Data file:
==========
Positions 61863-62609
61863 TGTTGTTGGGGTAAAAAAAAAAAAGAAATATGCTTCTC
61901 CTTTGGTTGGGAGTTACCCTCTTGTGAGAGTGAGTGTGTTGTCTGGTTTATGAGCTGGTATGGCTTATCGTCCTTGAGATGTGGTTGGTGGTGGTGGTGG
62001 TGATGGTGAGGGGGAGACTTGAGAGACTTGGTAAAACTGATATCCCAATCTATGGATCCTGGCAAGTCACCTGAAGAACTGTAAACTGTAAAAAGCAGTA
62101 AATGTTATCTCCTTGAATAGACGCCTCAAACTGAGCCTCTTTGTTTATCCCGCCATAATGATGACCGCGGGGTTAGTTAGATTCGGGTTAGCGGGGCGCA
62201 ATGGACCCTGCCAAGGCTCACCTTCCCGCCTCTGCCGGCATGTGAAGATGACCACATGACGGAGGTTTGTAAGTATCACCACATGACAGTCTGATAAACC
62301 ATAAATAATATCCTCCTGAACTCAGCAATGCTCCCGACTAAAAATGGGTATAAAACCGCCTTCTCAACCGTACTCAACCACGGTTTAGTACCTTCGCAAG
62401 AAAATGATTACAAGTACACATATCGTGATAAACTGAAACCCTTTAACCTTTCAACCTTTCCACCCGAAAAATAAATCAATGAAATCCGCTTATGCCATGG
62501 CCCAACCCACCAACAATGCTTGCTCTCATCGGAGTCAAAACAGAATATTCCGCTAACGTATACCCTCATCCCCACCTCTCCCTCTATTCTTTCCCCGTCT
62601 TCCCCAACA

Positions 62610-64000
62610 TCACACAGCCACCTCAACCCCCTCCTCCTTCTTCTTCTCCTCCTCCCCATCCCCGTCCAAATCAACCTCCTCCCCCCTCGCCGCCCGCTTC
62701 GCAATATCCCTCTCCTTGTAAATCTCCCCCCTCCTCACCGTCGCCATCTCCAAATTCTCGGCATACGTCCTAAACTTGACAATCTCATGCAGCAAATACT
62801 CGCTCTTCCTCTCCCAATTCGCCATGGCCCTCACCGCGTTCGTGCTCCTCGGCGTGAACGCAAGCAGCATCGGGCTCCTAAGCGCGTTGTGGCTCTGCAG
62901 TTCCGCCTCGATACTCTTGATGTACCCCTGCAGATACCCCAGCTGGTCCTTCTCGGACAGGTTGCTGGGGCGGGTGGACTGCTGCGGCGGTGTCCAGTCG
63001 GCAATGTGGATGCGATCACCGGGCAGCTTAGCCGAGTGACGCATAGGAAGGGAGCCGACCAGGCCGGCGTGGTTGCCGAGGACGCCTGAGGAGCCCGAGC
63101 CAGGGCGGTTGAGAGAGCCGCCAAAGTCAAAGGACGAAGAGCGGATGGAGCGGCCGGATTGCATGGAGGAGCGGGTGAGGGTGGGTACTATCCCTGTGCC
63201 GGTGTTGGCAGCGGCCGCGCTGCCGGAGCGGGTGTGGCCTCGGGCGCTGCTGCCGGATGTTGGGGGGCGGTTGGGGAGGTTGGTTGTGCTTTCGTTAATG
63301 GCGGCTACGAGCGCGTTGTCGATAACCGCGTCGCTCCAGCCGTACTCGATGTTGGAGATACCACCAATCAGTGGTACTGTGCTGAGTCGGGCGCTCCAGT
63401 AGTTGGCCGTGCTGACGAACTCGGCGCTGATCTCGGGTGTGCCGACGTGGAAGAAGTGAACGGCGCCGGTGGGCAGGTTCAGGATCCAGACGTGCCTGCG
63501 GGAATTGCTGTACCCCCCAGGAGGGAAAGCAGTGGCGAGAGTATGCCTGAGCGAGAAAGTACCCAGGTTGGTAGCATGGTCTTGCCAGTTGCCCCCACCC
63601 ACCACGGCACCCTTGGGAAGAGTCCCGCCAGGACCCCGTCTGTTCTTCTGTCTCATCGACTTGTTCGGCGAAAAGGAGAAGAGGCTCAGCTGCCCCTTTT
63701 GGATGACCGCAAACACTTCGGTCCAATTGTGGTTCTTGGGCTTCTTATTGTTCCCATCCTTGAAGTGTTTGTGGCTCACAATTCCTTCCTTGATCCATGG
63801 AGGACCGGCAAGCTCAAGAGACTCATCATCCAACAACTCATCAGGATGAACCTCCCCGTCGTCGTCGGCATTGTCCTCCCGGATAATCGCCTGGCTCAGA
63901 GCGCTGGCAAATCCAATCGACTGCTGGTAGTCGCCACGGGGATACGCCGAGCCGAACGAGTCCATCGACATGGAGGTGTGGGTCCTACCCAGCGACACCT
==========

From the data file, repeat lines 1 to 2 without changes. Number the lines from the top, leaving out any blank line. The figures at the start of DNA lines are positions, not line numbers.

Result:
Positions 61863-62609
61863 TGTTGTTGGGGTAAAAAAAAAAAAGAAATATGCTTCTC